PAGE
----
Two new expressways have been inaugurated by the Prime Minister of India in the National Capital Region on Sunday. The first is Phase 1 of the Delhi-Meerut Expressway and the second is the Eastern Peripheral Expressway (EPE).
The former is a part of a 14-lane expressway that starts at the Nizamuddin Bridge and goes until the Uttar Pradesh border. While scheduled to be completed in 30 months, this phase of the Delhi-Meerut Expressway was completed in a shorter span of 18 months. This Rs 841-crore phase has a six-lane expressway with two eight-lane highways, one on each side (a total of 14 lanes for vehicles), a 2.5m-wide cycle track, and a 1.5m-wide footpath. Vertical gardens with solar panels for lighting and drip water irrigation feature on the expressway, along with replicas of monuments like the Qutub Minar and Ashoka Stambh. In terms of safety and monitoring systems, the expressway is equipped with Advanced Traffic Management Systems (ATMS) and CCTVs.
While the first phase reduces travel time from 45min to just 8min (thanks, in part, to the 120kph speeds that are now achievable), the completed expressway is expected to drop travel time between Delhi and Meerut to 45min, from the current 4-5 hours.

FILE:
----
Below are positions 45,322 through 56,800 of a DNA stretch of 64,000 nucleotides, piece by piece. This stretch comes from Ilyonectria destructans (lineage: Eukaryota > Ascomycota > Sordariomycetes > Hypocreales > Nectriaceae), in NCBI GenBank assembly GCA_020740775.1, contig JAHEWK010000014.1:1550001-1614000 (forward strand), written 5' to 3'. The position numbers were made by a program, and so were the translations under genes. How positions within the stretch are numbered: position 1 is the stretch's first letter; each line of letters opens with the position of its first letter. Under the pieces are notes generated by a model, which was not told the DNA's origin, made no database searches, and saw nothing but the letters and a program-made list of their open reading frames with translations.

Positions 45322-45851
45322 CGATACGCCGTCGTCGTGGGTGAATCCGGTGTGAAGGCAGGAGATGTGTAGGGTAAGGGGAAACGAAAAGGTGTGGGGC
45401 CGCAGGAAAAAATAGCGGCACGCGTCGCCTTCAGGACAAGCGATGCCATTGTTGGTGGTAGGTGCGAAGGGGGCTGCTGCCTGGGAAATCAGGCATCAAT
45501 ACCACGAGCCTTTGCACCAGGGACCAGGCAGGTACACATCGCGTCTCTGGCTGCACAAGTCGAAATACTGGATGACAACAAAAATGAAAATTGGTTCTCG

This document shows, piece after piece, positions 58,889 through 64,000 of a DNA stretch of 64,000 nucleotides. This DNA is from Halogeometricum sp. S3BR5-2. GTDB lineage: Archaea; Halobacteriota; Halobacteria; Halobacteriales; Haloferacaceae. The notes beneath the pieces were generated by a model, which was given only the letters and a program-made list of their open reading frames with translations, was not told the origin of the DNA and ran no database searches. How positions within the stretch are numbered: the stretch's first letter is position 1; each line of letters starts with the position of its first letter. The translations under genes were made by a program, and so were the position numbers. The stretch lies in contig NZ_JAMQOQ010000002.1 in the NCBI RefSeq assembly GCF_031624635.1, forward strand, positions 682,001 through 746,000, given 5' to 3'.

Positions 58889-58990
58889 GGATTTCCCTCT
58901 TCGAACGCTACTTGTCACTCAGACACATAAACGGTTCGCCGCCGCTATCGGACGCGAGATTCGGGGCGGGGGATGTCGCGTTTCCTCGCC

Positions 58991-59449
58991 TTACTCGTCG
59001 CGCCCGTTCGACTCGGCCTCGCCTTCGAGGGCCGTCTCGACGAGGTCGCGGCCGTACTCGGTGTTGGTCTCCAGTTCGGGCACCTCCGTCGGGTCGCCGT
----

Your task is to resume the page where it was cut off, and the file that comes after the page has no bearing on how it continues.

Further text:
The Eastern Peripheral Expressway’s primary aim is to curb traffic and pollution in Delhi by redirecting two lakh vehicles around the national capital on a daily basis. Built at a cost of Rs 11,000 crore and in a record 17 months, the 135km-stretch of expressway is expected to bring down pollution levels in Delhi by 27 percent and is India's first highway to be lit by solar power. There are also provisions for rainwater harvesting every 500m. The EPE also gets a smart and intelligent highway traffic management system, video incident detection system, and an Electronic Toll Collection (ETC) system.